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# Download Lecture 1 - Lie Groups and the Maurer-Cartan equation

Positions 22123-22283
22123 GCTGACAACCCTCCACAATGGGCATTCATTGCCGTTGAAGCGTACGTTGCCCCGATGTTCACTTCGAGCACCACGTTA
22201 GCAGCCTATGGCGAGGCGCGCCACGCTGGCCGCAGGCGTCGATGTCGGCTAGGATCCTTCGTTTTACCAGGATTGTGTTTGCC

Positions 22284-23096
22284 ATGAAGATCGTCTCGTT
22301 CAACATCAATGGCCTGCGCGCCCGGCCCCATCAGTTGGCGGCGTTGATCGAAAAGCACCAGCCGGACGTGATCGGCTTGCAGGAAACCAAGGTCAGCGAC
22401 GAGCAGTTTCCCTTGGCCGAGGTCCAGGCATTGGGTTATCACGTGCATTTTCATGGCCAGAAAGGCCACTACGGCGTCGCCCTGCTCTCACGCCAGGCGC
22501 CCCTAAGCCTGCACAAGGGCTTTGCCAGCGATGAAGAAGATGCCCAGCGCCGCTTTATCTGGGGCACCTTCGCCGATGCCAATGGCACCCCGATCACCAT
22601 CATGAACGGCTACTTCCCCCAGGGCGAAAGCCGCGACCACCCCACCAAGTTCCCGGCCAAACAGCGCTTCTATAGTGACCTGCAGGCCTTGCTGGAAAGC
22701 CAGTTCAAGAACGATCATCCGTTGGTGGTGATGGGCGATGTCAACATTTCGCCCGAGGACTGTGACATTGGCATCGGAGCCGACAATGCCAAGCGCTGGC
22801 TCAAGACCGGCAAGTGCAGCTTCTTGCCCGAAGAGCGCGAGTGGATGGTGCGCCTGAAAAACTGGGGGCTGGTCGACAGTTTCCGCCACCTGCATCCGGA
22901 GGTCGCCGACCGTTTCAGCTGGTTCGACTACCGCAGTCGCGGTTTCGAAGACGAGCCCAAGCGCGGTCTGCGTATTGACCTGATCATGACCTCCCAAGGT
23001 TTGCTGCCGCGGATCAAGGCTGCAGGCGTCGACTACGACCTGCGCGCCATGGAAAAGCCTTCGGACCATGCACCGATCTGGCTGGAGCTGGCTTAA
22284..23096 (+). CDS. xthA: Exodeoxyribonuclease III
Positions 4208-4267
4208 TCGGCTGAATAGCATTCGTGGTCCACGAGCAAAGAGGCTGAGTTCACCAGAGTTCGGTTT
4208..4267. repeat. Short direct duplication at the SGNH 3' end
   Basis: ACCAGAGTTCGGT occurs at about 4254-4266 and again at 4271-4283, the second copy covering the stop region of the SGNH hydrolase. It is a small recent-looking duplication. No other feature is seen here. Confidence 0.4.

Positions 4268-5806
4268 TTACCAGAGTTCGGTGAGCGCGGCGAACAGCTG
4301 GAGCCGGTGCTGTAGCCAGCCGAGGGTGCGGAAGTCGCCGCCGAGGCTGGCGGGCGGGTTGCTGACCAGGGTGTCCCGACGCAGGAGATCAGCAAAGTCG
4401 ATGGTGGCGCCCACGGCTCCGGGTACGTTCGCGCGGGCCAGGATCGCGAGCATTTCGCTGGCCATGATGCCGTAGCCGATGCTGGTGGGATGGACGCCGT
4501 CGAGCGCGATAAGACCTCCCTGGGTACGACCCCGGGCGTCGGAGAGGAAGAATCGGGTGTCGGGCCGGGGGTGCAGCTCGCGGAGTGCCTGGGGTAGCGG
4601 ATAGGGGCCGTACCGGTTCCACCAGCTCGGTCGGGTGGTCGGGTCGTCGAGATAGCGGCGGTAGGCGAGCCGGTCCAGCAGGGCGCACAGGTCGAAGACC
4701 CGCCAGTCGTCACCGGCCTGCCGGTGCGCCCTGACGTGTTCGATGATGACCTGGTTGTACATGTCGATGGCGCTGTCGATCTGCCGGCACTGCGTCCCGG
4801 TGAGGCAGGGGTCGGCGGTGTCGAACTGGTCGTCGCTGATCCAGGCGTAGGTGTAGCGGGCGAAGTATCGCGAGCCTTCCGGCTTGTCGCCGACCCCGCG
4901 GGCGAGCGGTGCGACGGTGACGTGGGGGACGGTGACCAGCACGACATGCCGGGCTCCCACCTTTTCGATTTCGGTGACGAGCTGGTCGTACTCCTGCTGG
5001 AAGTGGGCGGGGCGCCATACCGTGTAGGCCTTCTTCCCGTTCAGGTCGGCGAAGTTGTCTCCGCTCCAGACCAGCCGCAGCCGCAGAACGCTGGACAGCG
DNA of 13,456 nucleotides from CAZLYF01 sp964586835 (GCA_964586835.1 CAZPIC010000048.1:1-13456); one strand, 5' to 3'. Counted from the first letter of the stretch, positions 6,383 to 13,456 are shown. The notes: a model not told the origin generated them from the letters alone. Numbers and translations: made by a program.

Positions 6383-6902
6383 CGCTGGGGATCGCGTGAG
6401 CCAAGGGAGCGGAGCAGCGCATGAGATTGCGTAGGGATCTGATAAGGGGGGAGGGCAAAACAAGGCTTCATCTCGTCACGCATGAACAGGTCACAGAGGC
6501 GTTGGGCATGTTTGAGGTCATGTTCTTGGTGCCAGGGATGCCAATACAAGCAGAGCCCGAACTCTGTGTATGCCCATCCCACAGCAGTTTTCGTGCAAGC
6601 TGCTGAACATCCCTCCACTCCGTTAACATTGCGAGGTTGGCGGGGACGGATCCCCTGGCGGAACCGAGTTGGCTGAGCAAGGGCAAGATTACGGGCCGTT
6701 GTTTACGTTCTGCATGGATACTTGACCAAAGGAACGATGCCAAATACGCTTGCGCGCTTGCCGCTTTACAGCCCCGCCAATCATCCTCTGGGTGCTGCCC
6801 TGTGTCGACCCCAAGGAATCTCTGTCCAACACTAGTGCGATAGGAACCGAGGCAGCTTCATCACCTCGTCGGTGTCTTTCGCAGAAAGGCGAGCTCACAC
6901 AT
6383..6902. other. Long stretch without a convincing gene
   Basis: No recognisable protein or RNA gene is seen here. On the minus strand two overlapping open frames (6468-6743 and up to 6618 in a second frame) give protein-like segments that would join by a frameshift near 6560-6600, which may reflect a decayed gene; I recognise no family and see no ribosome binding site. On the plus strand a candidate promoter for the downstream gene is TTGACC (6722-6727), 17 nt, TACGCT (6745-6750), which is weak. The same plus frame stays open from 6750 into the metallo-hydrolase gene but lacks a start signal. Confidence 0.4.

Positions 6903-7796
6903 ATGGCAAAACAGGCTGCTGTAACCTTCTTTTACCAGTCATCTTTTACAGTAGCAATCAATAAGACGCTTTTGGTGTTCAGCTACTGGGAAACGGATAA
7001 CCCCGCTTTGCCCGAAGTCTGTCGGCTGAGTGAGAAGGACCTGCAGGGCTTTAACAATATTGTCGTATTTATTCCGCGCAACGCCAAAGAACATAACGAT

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Lecture 1 - Lie Groups and the Maurer-Cartan equation January 11, 2013 1 Lie groups A Lie group is a differentiable manifold along with a group structure so that the group operations of products and inverses are differentiable. Let G be a Lie group. An element A ∈ G induces three standard diffeomorphisms LA , RA , AdA :→ G (1) namely left translation, right translation, and the adjoint transformation AdA = LA RA . Note that LA RB = RB LA , so left and right translation commute. A Lie group has a standard element, the identity e ∈ G. Given any vector v ∈ TE G, we can use left translation (right translation, if we wanted) to produce a global vector field by vA = L∗A v vA ∈ TA G, (2) where L∗A Te G → TA G is the push-forward along the diffeomorphism LA . Any vector field v so that vBA = L∗B vA , vBA ∈ TBA G, vA ∈ TV G (3) is called left-invariant (similarly for right-invariant vector fields). Because L∗A L∗B = L∗AB , such fields are well defined, and determined by a vector at any point of the manifold. Given v, w ∈ Te G, after extending them to left-invariant fields, we define the Lie bracket of the two vectors to be the topological bracket of the left-invariant fields, restricted to the vector at e. Since LA is a diffeomorphism, we have L∗A [v, w] = [L∗A v, L∗A w] (4) for any vector fields, so that the bracket of two left-invariant fields is a left-invariant field. It is thus convenient to identity the algebra on the tangent space at the identity with the 1 algebra of left-invariant vector fields on the manifold G. Since this is a Lie subalgebra of the Lie algebra of all differentiable vector fields under the bracket, the Jacobi identity and antisymmetry hold, so we have a lie algebra g canonically associated with the group G, with dim g = dim G. We have two canonical representations on g. the first is the standard adjoint representation adv : g → g given by adv w = [v, w]. Note that given any A ∈ G we have Ad∗A : Te G → Te G, which is a linear map. To see this is a representation, first extend ∗ v, w ∈ Te G to left-invariant fields. Note that AdA = L∗A RA , that L∗A leaves any left∗ invariant field invariant, and RA takes left-invariant fields to left-invariant fields (by the ∗ commutativity of L∗B (any B) and RA ). Finally since AdA : G → G is a diffeomorphism Ad∗A [v, w] = [Ad∗A v, Ad∗A w] (5) It is customary to drop the ∗ and just write AdA , with context distinguishing whether it is a map Te G → Te G or G → G. 2 2.1 Left-fields, Right-actions, and exponentials Basics Any vector v ∈ g ≈ Te G extends uniquely to a left-invariant vector field, which integrates out to a 1-parameter family of diffeomorphisms ϕt : G → G (6) ϕt (A) = LA ϕt (e) = Rϕt (e)−1 A. (7) which has the property that which is simply the integrated version of vA = L∗A v. Therefore left-invariant fields integrate out to right-translations, or, put more accurately, the flow of a left-invariant vector field is a flow by right translations. We also have the group law Rϕs+t (e)−1 A = ϕt+s (A) = ϕt (ϕs (A)) = Rϕt (e)−1 Rϕs (e)−1 A (8) so that ϕt (e)ϕs (e) = ϕs+t (e) (note this also implies ϕ−t (e) = ϕt (e)−1 ). Similarly, and flow by a 1-parameter subgroup of right translations determines a leftinvariant vector field. The path ϕt (e) (9) through the origin is called the exponential map, denoted exp(tv). It obeys the group law exp(tv)exp(sv) = exp((t + s)v), as shown above. 2 2.2 Adjoint actions Consider the differential of the adjoint action along exp(tv) on the vector w d Adexp(tv) w dt t=0 = d R∗ w L∗ dt t=0 exp(tv) exp(tv) (10) A vector is determined by its action on functions, and this action is given by d d f Adexp(tv) exp(sw) ds s=0 dt t=τ d d = Lexp((t+τ )v) Lexp(sw) Lexp(−(t+τ )v) f (e) ds s=0 dt t=0 d d = Lexp(τ v) Rexp(τ v) Lexp(tv) Lexp(sw) Lexp(−tv) f (e) ds s=0 dt t=0 d v(Lexp(sw) f )(e) − Lexp(sw) (vf )(e) = Lexp(τ v) Rexp(τ v) ds s=0 = Lexp(τ v) Rexp(τ v) (v(wf )(e) − w(vf )(e)) . (11) d Adexp(tv) = Adexp(tv) ◦ adv dt (12) d Adexp(tv) = adv dt t=0 (13) so that Note in particular that On the other hand given any operator D, we can (aside from convergence issues) create the operator Exp(D) by Exp(D) = and note that d dt Exp(tD) ∞ X 1 n D n! n=0 (14) = Exp(tD)D = D Exp(tD). Because the solution to d M = M ◦ adv dt (15) with initial conditions M (0) = Id is unique, we have Adexp(tv) = Exp(t adv ). 3 (16) 3 3.1 The Canonical 1-form g-valued p-forms A Lie group, as a differentiable manifold, has a cotangent bundle and other associated bundles. A g-valued p-form α is simply a section of the bundle ^p ⊗g (17) Vp Vp ∗ (where is an abbreviation for T M ). Letting {gi }ni=1 be a basis for g, a g-valued p-form α can be written α = αi ⊗ gi (18) = αji 1 ...jp dxj1 ∧ · · · ∧ dxjp ⊗ gi where the αi are p-forms and the αji 1 ...jp are functions. Due to the bracket product on g, we can define a product on Vp Vq α∈ ⊗g and β ∈ ⊗g, we define ^p+q [α, β] ∈ ⊗g L n p=0 Vp ⊗ g. Letting to be the g-valued (p + q)-form given by 1 X (−1)sqn π [α(vπ1 , . . . , vπp ), β(vπp+1 , . . . , vπp+q )] [α, β](v1 , . . . , vp+q ) = p!q! π∈σ (19) (20) p+q where the sum is taken over all permutations π in the symmetric group σp+q on p + q many symbols. Or, writing α = αi ⊗ gi and β = β j ⊗ gj , we have [α, β] = αi ∧ β j ⊗ [gi , gj ] (21) so the “bracket” on g-valued p-forms is a combination of exterior differentiation and the bracket operation. Sometime Vp+q Vp+qyou will see symbols like α ∧ β, which is not technically a section of ⊗g but of ⊗g ⊗ g. For instance, if α, β are g-valued 1-forms, we have [α, β](v, w) = [α(v), β(w)] − [α(w), β(v)] (22) Note in particular that [α, α](v, w) = 2[α(v), α(w)]. Finally we have an “exterior differential” ^ ^p p+1 d:Γ ⊗g →Γ ⊗g 4 (23) Vp given on α = αi ⊗ gi ∈ ( ⊗ g) by d(α) = dαi ⊗ gi . (24) Differential geometers will recognize this as covariant exterior differentiation on the flat bundle g → G × g → G. It is easily checked that the exterior derivative works well with the bracket operation: d[α, β] = [dα, β] + (−1)|α| [α, dβ] (25) where α, β are g-valued forms of order |α| and |β|. 3.2 The trivial, but not-so-trivial, canonical 1-form Let θ be a the g-valued 1-form that assigns to a vector v ∈ TA G is associated element of g. In some sense, θ is an identity automorphism. It is common to write θA = A−1 dA. (26) This really is an abuse of the notation, but correctly indicates that tangent vectors at A are brought back to vectors at e via left-translation along A−1 . If G is a group of matrices, then A−1 dA has a precise meaning as written. Because the Lie algebra bracket and the topological bracket are equivalent, note that θ[v, w] = [v, w] = [θ(v), θ(w)]. (27) Write θ = θi ⊗ gi . Letting {gj }nj=1 be basis vectors extended to left-invariant fields, note that θi (gj ) = δji . Then dθ(gj , gk ) = (dθi )(gj , gk ) · gi = gj θi (gk ) − gk θi (gj ) − θi ([gj , gk ]) gi = gj (δki ) − gk (δji ) − θi ([gj , gk ]) gi = −θi ([gj , gk ])gi (28) = −θ[gj , gk ] = −[θ(gj ), θ(gk )] 1 = − [θ, θ] (gj , gk ) 2 Having checked it on basis vectors, we arrive at the Maurer-Cartan structure equation: dθ + 1 [θ, θ] = 0. 2 5 (29)